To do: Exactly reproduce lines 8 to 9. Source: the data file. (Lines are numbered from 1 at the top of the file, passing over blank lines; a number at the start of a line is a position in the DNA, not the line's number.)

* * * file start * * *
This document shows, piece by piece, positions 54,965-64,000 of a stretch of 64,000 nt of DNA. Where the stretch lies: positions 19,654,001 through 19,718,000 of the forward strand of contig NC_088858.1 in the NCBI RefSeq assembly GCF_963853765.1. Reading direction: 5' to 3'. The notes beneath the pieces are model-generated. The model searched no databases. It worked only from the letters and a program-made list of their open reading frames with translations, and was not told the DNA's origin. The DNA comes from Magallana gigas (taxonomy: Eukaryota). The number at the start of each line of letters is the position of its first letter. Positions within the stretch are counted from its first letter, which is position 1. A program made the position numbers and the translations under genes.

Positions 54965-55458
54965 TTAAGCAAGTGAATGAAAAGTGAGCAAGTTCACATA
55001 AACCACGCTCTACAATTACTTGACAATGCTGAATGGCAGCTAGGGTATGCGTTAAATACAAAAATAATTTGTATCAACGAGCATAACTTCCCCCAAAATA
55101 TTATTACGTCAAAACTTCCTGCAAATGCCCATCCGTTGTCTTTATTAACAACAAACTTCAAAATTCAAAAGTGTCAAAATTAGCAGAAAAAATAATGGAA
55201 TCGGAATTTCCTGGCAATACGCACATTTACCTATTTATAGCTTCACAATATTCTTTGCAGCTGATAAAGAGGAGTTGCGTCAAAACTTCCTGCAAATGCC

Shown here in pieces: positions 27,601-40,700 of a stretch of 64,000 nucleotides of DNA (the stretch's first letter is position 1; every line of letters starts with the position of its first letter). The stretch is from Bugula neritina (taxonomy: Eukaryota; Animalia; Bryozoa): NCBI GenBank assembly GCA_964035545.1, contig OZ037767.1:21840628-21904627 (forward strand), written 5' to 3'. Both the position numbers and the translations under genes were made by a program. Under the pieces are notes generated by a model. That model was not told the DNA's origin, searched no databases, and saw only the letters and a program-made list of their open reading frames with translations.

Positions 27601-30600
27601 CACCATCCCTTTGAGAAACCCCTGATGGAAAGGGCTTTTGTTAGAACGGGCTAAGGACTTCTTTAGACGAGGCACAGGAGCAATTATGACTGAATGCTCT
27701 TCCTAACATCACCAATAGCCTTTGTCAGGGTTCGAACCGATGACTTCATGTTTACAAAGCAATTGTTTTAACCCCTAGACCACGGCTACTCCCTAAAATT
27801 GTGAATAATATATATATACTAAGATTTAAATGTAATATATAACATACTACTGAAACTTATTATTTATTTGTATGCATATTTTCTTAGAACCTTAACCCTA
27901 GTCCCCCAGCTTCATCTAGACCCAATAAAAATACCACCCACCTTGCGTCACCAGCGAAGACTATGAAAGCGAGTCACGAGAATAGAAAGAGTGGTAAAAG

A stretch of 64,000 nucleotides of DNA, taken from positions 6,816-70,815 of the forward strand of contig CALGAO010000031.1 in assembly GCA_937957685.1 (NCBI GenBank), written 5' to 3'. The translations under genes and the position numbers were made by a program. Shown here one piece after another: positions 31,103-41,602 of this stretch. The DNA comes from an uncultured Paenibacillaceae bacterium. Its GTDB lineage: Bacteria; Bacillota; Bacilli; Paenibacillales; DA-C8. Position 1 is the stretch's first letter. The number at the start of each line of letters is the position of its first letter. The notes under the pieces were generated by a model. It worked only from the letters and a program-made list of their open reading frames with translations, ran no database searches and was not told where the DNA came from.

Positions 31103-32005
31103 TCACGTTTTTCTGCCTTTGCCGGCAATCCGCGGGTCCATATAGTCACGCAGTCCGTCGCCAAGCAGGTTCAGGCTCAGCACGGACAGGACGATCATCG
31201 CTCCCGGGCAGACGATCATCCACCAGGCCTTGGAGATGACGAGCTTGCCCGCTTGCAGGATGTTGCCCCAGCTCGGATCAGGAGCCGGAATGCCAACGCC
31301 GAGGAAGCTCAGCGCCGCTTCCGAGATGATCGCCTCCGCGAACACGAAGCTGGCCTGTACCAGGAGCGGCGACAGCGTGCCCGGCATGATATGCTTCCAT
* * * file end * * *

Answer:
Positions 27601-30600
27601 CACCATCCCTTTGAGAAACCCCTGATGGAAAGGGCTTTTGTTAGAACGGGCTAAGGACTTCTTTAGACGAGGCACAGGAGCAATTATGACTGAATGCTCT